I have no doubt it was an overdose and the report of his dying of heart attack while at his desk working is as laughable as it is unbelievable.
And I need to correct something said above -- at book signings the crowd clammored for Leonardo and not Carroll.
The emperor has no clothes. Just because someone said his "work" is "good" does not make it so. Because someone called it "worthy" does not make it so. And if anyone calls it literature, it won't make it so. I say it was criminal garbage and my opinion counts as much as any critic. Besides, I'm right on this.
Jim Carroll was a junkie, liar, scam artist and self-indulgent criminal.
Forever 9/11 will have one good event associated with it. I thought I might have to wait decades to see this know knowing he was still a user until now because his "fans" did everything to hide it even having a pic removed from wikinews. Removing the picture did not clean him up.
At least he won't produce any more rubbish (doubtful that he was capable of anything new) --and not that he has in decades and his catalogue is sparse as was the others named -- Burroughs, Kerouac. LOL. Kerouac wouldn't know good writing unless he was told. He was too busy drinking himself to death at 47 to recognize anything. It takes a full-time drinking career to kill yourself with alcohol at 47. He couldn't possibly have read anything while sober so anything Kerouac had to say is useless. Likewise Burroughs who knew more about killing people and heroin than he did about writing. Actually, so did Kerouac know about killing people. I certainly would not call them an expert on literature -- murder maybe. Now, I pray that Carroll's work disappears with him into the trash heap.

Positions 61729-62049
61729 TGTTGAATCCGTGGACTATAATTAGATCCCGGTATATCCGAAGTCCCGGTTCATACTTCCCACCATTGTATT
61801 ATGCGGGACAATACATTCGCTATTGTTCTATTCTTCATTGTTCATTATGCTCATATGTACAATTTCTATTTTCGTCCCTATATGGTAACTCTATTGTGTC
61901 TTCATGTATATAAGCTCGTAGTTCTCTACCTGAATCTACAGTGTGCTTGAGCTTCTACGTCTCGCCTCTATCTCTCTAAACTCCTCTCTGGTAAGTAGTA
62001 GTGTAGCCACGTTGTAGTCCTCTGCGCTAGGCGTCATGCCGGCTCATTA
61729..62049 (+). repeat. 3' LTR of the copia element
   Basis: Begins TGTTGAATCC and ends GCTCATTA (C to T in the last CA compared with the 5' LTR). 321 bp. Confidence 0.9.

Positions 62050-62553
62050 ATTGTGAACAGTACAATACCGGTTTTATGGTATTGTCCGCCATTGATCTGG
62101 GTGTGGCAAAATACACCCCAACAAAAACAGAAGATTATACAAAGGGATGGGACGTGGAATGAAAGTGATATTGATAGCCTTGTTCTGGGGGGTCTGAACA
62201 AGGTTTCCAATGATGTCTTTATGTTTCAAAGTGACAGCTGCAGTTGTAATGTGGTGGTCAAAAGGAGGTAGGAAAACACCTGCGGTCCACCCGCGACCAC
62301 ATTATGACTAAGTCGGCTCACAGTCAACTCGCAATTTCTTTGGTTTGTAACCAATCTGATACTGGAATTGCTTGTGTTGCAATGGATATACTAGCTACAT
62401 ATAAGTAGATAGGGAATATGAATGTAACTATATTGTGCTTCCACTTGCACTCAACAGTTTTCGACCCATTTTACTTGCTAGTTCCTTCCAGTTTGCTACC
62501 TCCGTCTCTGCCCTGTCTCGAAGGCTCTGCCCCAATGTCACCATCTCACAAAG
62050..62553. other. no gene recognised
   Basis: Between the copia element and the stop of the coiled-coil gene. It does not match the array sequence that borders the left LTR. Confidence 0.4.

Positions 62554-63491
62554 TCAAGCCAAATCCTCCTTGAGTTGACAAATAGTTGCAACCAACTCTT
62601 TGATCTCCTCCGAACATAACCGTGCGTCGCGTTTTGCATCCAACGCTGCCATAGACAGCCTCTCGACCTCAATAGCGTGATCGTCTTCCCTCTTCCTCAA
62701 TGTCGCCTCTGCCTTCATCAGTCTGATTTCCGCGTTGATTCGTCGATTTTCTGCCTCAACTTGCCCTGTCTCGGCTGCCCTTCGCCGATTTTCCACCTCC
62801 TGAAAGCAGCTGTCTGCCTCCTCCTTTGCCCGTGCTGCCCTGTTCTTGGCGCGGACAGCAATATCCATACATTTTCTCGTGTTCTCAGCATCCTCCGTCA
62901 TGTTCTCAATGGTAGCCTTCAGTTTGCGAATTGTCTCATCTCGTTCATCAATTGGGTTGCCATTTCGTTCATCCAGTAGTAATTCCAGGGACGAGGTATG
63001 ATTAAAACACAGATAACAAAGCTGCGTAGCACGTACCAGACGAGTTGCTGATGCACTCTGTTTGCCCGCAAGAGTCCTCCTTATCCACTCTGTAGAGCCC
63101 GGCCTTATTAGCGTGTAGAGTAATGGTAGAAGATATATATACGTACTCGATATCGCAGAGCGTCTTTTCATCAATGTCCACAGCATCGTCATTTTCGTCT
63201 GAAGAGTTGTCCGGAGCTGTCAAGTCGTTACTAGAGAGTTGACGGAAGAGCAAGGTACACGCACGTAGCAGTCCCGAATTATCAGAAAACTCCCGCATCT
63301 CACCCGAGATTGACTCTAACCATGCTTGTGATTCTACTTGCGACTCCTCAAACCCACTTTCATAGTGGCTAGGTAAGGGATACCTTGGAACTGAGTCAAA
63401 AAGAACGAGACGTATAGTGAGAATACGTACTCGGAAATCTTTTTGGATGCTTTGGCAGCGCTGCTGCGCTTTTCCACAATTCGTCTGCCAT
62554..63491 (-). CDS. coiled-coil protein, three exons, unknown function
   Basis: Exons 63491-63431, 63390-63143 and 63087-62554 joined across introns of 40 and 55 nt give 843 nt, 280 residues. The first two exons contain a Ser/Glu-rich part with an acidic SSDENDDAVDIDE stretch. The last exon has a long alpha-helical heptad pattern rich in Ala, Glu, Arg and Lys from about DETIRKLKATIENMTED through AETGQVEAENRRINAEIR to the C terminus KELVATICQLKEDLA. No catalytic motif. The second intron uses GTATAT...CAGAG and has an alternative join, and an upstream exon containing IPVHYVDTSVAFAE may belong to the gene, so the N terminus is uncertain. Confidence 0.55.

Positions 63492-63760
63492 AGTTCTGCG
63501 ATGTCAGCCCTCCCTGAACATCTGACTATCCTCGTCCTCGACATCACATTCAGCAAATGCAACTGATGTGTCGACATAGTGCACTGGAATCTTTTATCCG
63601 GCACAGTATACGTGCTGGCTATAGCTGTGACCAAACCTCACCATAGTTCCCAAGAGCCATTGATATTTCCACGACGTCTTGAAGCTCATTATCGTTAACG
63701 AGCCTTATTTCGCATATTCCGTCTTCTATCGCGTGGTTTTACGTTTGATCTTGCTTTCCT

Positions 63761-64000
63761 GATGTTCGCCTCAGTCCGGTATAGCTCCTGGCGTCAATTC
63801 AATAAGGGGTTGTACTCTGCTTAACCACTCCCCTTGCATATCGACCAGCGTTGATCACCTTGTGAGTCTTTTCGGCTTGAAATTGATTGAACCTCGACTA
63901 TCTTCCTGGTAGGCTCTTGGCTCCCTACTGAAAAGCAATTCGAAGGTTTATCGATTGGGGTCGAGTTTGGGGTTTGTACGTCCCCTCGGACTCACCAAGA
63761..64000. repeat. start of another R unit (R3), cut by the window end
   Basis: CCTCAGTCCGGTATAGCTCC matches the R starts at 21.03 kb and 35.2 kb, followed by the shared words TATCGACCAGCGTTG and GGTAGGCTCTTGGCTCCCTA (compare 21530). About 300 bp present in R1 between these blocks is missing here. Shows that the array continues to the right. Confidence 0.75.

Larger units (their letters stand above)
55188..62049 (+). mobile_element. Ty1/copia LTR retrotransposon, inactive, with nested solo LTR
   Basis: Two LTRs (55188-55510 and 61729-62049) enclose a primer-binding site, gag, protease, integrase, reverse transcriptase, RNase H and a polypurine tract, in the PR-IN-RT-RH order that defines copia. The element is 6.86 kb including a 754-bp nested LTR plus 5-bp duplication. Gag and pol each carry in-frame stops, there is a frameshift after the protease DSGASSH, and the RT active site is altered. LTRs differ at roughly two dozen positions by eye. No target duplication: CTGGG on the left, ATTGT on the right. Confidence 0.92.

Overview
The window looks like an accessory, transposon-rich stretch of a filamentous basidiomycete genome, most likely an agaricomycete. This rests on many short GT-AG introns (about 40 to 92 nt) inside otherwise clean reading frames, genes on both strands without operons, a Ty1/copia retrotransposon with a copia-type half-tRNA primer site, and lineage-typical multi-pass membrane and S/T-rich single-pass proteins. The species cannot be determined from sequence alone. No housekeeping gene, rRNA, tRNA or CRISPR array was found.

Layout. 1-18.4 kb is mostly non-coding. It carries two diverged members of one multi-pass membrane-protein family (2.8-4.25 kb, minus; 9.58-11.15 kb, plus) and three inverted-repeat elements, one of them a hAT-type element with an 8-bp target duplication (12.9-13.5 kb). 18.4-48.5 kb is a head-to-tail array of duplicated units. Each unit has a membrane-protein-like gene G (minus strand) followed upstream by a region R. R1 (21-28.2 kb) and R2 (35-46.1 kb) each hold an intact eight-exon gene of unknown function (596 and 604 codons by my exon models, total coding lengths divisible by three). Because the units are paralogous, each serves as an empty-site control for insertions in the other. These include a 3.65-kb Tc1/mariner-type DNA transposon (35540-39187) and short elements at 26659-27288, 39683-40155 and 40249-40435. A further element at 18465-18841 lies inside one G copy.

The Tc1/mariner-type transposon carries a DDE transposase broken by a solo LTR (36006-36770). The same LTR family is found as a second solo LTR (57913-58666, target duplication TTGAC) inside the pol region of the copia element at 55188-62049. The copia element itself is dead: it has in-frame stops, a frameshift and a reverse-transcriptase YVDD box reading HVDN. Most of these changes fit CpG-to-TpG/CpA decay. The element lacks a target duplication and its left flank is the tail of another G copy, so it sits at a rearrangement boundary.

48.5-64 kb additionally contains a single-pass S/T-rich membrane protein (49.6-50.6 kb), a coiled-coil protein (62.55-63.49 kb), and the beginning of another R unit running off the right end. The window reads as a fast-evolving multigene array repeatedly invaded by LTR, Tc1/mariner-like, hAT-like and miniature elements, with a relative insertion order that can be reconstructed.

The following area is only for review,